The San Jacinto fault is one of the most active branches of the San Andreas system in southern CA, and it consists of multiple segments that exhibit considerably different properties and behaviors both at the surface and at depth. As such, it provides an excellent natural laboratory for studying the mechanics, architecture and evolutionary behavior of a young evolving plate boundary. The goal of this project is to provide improved quantitative understanding of brittle and aseismic deformation processes at a rapidly deforming plate boundary, by linking high-quality in-situ geological, geodetic and seismological data from the San Jacinto fault zone with theoretical analyses. We conducted interdisciplinary observational studies of structural properties, earthquake source and geodetic deformation at various scales, as they relate to fault dynamics and the plate boundary tectonics in southern CA. Several distinct fault sections exist in the observation area with markedly different structural properties, slip-rates, earthquake behavior and locking depths. This diversity will enable us to perform comparative investigations of deformation processes and fault zone properties within a relatively small geographical area. Theoretical studies of dynamic ruptures and coupled evolution of earthquakes and fault structures will aid the interpretation of the observational results. The studies address several fundamental questions including:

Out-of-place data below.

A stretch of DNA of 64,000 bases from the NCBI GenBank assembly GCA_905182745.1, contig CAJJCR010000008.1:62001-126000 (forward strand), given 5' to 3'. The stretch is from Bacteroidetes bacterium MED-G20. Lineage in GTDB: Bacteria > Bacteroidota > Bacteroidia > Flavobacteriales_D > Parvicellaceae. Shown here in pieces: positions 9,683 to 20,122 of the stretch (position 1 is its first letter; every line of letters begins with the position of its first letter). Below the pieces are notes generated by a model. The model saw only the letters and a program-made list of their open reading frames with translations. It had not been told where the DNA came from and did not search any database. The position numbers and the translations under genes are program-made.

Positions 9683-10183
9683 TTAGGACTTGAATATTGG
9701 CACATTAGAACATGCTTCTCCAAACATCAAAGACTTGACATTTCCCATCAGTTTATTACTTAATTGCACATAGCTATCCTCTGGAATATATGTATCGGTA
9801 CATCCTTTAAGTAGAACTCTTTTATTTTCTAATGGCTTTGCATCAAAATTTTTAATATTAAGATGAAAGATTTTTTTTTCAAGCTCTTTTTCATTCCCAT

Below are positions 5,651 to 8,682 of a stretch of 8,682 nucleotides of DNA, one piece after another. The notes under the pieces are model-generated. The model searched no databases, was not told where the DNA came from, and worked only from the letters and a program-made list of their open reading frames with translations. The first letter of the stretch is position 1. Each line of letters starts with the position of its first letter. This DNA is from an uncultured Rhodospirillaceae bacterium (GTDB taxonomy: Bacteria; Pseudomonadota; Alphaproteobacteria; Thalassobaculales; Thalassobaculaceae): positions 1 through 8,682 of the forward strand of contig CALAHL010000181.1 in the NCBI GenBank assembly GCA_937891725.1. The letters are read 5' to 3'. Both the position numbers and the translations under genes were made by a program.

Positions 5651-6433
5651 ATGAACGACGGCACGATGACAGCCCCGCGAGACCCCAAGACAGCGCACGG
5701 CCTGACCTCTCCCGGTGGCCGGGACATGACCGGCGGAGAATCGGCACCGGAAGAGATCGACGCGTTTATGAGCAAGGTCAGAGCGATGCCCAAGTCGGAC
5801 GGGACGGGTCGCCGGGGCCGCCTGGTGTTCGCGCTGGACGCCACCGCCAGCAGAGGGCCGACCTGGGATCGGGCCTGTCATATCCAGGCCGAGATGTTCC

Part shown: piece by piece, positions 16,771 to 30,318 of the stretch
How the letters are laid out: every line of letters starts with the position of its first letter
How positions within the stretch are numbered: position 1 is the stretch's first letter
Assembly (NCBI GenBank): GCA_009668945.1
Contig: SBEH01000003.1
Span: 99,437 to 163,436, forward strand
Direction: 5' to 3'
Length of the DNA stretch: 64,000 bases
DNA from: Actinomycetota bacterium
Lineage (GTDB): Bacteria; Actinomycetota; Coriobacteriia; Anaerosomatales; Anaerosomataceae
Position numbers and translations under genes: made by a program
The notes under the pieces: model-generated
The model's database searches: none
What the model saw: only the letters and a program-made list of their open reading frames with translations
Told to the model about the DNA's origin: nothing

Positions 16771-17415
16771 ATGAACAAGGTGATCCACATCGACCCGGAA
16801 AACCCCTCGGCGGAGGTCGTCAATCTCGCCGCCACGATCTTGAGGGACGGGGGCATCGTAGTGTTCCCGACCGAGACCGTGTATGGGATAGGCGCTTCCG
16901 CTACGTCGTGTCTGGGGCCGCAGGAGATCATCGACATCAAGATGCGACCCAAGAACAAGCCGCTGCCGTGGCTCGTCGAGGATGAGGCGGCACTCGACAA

How are properties of the fault zone at the surface (e.g., width, internal architecture, segmentation)correlated with those at depth, and what do the results imply with respect to fault evolution?
How are potential zones of large earthquake ruptures related to surface geodetic deformation,spatio-temporal seismicity patterns, non-volcanic tremors, locking depths, and fault zone properties at depth (e.g., seismic velocity, attenuation and anisotropy)?
What are the relationships between material and geometrical properties of the fault zone andearthquake source properties (e.g., spectral content, moments, stress drops, radiated energy, univs. bi-lateral propagation, rupture velocity) at different locations?
What are the properties of the crust around the San Jacinto fault zone and what is the nature of the transitions between fault zone segments, the surrounding blocks, and upper mantle?
What is an appropriate methodology for integrating different types of data on fault zone and crustal properties (with different resolutions and spatial scales) in terms of a self-consistent physical model for the evolution of earthquakes, fault structures and related deformation fields?